I’m standing in Ken Hill’s (Ken Hill Podcast) office in El Segundo, California., struck by the half scale wind tunnel model of Michael Schumacher’s Formula One car. Ken explained how it came to be in his office, as it was a thank you gift from John Barnard, who had used Ken’s shop to fabricate various drive systems for the various Formula One teams Barnard was working for, and at that time, Ferrari.
I vaguely knew the John Barnard name from motorsports, but until Ken handed me his copy of The Perfect Car, I knew painfully little of his astonishing contributions to motorsports. Barnard is credited with creating the paddle shift gearbox in the 1989 Ferrari640, developing the first carbon fiber race car, ceramic brakes, and is single handled responsible for saving many F1 drivers through his fanaticism for driver’s safety.
This book is about a genius, a poet of engineering, a man who produced some of the most brilliant and beautiful race cars of the modern era, while battling enormous odds to do so. One mission drove him throughout his professional life—his attempt to create the perfect car.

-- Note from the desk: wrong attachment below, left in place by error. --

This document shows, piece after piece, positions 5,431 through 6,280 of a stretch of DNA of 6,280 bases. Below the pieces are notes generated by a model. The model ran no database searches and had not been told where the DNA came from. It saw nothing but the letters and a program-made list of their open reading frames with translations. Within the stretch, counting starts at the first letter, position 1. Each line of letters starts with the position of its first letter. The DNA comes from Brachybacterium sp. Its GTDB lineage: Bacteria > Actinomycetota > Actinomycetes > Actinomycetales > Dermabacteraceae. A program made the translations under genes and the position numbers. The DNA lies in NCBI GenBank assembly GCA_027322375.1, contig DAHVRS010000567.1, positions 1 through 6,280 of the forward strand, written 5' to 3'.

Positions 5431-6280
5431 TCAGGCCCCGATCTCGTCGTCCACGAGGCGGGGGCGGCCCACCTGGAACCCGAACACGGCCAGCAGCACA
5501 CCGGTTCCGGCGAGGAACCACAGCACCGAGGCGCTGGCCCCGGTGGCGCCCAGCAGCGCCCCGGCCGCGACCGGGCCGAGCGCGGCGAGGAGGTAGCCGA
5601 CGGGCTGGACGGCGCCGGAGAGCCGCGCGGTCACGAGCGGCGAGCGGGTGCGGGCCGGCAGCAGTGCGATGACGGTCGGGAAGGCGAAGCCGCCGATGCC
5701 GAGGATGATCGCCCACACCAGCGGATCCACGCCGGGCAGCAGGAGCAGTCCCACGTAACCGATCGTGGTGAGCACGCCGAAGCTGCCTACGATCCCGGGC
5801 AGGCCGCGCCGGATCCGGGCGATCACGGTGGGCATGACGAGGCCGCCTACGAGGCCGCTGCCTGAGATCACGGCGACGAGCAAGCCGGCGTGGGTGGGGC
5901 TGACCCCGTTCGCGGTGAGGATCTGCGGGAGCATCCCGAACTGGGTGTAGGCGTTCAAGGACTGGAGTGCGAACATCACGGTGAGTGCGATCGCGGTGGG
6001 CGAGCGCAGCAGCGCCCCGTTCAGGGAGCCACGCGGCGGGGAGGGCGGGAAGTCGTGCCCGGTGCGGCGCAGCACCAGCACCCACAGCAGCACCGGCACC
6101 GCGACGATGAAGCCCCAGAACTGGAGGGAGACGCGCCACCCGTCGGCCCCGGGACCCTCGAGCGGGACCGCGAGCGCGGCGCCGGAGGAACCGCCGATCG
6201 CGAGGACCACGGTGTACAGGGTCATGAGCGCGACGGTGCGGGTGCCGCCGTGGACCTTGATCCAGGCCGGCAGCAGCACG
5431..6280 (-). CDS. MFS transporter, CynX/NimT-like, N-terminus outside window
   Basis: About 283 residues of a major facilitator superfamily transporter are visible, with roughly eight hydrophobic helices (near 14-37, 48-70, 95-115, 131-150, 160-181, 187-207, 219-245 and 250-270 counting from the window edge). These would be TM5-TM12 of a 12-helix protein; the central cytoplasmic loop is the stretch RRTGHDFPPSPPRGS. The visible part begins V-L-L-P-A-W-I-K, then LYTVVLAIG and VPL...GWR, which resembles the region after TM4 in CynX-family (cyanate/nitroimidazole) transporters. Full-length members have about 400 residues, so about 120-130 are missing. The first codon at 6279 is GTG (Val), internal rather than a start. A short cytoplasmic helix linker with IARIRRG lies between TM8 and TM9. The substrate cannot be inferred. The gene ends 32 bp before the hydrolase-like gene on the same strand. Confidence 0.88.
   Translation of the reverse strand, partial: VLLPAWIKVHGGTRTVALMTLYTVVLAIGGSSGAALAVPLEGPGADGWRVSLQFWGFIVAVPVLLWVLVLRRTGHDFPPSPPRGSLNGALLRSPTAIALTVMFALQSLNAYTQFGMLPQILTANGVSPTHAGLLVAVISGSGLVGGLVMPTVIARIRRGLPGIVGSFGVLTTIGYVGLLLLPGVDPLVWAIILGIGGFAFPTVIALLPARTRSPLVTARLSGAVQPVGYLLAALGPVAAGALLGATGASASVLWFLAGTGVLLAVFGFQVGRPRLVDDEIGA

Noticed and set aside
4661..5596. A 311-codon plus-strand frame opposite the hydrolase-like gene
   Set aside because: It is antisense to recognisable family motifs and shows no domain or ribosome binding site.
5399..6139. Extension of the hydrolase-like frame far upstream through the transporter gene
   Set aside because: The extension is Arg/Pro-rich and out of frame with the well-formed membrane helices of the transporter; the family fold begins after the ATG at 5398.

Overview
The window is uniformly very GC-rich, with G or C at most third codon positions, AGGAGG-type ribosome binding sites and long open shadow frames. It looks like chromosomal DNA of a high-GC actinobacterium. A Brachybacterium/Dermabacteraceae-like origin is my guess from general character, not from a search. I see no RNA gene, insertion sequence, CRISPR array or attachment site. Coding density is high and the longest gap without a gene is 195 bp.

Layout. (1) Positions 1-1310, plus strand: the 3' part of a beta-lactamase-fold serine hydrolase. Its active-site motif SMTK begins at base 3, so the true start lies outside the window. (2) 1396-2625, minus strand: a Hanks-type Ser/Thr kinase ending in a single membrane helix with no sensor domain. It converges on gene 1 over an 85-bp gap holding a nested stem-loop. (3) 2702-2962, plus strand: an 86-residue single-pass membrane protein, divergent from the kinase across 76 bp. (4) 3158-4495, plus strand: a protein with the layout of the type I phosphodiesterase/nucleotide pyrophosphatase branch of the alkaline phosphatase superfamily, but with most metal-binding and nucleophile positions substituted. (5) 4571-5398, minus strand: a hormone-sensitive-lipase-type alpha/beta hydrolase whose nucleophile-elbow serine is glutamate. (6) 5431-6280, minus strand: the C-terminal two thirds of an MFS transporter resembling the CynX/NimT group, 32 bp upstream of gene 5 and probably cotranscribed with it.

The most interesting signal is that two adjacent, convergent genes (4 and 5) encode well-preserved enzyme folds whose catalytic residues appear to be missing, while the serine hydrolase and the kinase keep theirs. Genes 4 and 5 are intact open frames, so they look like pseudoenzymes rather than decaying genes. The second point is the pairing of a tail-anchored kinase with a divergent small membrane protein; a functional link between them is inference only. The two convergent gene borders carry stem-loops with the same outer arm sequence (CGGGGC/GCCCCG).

The Perfect Car is the reluctant biography of one of the greatest automotive designers in the world, and I use reluctance, as Mr. Barnard had proved a great deal of reluctance with other previous writers intent on sharing his story with the world.
Author Nick Skeens slices into Formula One history through the names of dozens of famous F1 drivers, while displaying how the Formula One machine evolved, in large part thanks to John Barnard, and how Skeens subject drove that evolution with an obsession treading close to madness.
I never would have read The Perfect Car if Ken Hill hadn’t mentioned he and Barnard’s continuing friendship, and the role he had been honored to play in the intricate fabrication of drive systems designed by Barnard. Barnard’s praise for Mr. Hill is generously sprinkle throughout the pages.